Ethical systems like the consent model described above seek to protect victims of rape by requiring ethical people to value the judgments of others.  Nevertheless, even when a person acts ethically under the model of affirmative consent the other party may be the victim of rape.  For example, if a person withdraws consent but for some reason is unable to communicate that withdrawal.  Obviously, these situations form extraordinary exceptions, but they highlight an important principal:  Ethical definitions of rape do not define whether someone is the victim of rape.  Instead, the ethical definition only indicates whether the actor committed rape.  To understand whether a person is the victim of rape we need to look at the next section.

If the question you are seeking to answer is was this person raped, I urge you to stop.

Please.  Stop.

Before you go any further ask yourself why it is important to know whether this person was raped.  Are you seeking to hold someone liable for rape?  If so, then this question is not relevant to you.  Look instead at the legal definition for liability.  Are you seeking to hold someone morally or ethically responsible for rape?  If so, then this question is not relevant to you.  Look instead at the ethical definitions of rape.  Are you seeking to impose your conception of rape onto this other person?  If so, please stop.  For the reasons I will shortly explain, that rationale is both wrong and hurtful.  So, please don’t do it.  Are you seeking to connect with another human, to understand the world from their perspective and perhaps help them heal from a harmful experience?  If so, you probably have no need for me to explain anything, but I’ll discuss empathy after I address knowledge.

Language is one of those funny things.  It is in large part a social construction.  You and I and the rest of the English speakers on earth have determined that the object over there next to the table is a chair.  We call it a chair.  We understand it to be a chair in fact and in concept.  But socially constructed meaning is not the only meaning.  My psychological experience of chairs also provides a definition of chairs, a meaning unique to me.  For me the word chair conjures up the dining chairs in my parent’s house when I was small.  Brown, hard, uncomfortable, too smooth to exert leverage and climb on, too tall for my legs, but too short to reach anything on the table.  So while you and I may agree that a comfy leather side chair meets the socially constructed definition of chair, we likely have different psychological experiences that similarly define our internal understanding of chairs.  Both the socially constructed and the psychological meanings are true, they are just describing the same concept from different perspectives.  If I choose to share with you, my psychological understanding of chairs, I’m probably not trying to convince you must alter your psychological understanding of chairs or even our socially constructed understanding of chairs.  Instead, I’m just trying to share part of who I am.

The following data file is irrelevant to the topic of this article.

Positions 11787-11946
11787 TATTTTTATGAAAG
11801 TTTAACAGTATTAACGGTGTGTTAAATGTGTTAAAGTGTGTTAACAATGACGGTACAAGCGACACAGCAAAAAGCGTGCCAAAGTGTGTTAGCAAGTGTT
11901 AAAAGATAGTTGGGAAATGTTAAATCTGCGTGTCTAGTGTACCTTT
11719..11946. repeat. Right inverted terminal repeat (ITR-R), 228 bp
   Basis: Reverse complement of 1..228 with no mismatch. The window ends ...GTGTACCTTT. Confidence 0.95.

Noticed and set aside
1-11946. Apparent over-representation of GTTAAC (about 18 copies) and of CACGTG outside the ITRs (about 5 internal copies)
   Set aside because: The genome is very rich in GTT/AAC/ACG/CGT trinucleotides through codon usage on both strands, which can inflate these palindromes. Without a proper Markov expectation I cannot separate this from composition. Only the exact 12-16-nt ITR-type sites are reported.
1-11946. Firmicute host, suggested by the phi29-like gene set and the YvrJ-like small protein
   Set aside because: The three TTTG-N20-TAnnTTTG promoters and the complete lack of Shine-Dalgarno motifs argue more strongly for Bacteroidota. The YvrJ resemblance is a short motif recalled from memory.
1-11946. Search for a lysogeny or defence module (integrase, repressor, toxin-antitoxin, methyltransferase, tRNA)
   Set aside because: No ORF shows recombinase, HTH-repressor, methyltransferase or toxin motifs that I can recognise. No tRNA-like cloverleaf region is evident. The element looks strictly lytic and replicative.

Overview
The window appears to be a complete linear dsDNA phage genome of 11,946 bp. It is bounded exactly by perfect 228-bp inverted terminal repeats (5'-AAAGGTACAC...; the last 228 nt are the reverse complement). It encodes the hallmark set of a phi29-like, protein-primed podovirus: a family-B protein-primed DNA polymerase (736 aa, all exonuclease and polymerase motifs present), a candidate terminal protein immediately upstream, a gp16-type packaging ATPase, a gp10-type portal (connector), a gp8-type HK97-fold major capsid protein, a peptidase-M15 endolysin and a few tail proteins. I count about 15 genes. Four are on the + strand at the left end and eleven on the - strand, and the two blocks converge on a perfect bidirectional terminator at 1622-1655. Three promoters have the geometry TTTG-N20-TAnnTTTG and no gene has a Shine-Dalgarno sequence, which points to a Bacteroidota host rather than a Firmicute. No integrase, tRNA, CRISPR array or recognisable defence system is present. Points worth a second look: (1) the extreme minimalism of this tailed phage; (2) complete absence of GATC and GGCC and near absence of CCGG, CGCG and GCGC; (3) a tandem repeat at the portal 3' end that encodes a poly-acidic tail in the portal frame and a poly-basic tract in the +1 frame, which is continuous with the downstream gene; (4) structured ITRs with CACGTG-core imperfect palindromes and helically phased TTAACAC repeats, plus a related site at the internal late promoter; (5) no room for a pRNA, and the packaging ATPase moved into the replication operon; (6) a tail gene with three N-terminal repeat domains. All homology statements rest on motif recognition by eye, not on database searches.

Rape is understood much the same ways.  We have a social construction of rape based in part on the legal and ethical definitions discussed above.  But different people have different psychological experiences of rape.  And it is these psychological experiences that define rape from the perspective of the person who experienced it.  Such a definition cannot be socially constructed, it is necessarily experiential.

So to return to the point, if you want to know whether someone experienced rape, the only question is whether they say they experienced rape.***  Their experience is not socially constructed.  So please, do not try to shape someone’s experience into your understanding of rape.  We can shape ethics, we shape the law, we can shape society…but we should not ever tell people what they did not or should not feel.

Instead, we should use empathy.  Empathy requires hearing someone else's suffering with your mouth shut and your heart open.  It is connecting with another human being.  It is an emotional conversation, not an intellectual one.

Moreover, the self is, in part socially constructed.**** Rape can destabilize a person’s sense of self particularly in relation to others and particularly in a society that compounds the damage done by rape.  Reconstructing that social bond, is a social obligation.  The obligation to hear, to listen, to empathize, to accept, to embrace the victim as a valued member of society.

In short, I’m trying to convince you of three things (1) that rape from the perspective of the victim is defined experientially, (2) that such definitions are not an attack on our socially constructed, or personal construction of meaning, and (3) that victims of rape need us to hear them and respect their understanding of what they experienced.

If after all of that you still cannot help but want to argue with a person’s self-definition of rape, I urge you to stop and walk away.  Perhaps you cannot for what ever reason empathize or sympathize, but please do not compound the harm someone has experienced by making them feel as if yet another person does not value them.

FYI 2 - Comments are moderated.  This isn't really a blog, so I'll get to the comments when I can and it likely won't be immediately.

* There are other models of course.  But this is the most prevalent and my favorite.
** Acting without another person’s consent is sometimes justifiable in cases of necessity, but such justifications are rarely related to rape except in the case of medical rape.
*** I urge anyone who struggles with this directive to go read Cara’s “On Birth Rape, Definitions, and Language Policing.”  It is a brilliant and empathic examination of the language policing that occurs around the word “rape” and why such efforts are so vile.
****Susan Brison makes this argument regarding the socially constructed self and inspired my thoughts on this issue, but her work is not necessarily reflective of the totality of this line of thinking.  Brison, Susan, “Outliving Oneself:  Trauma, Memory and Personal Identity” in Feminists Rethink the Self (1997).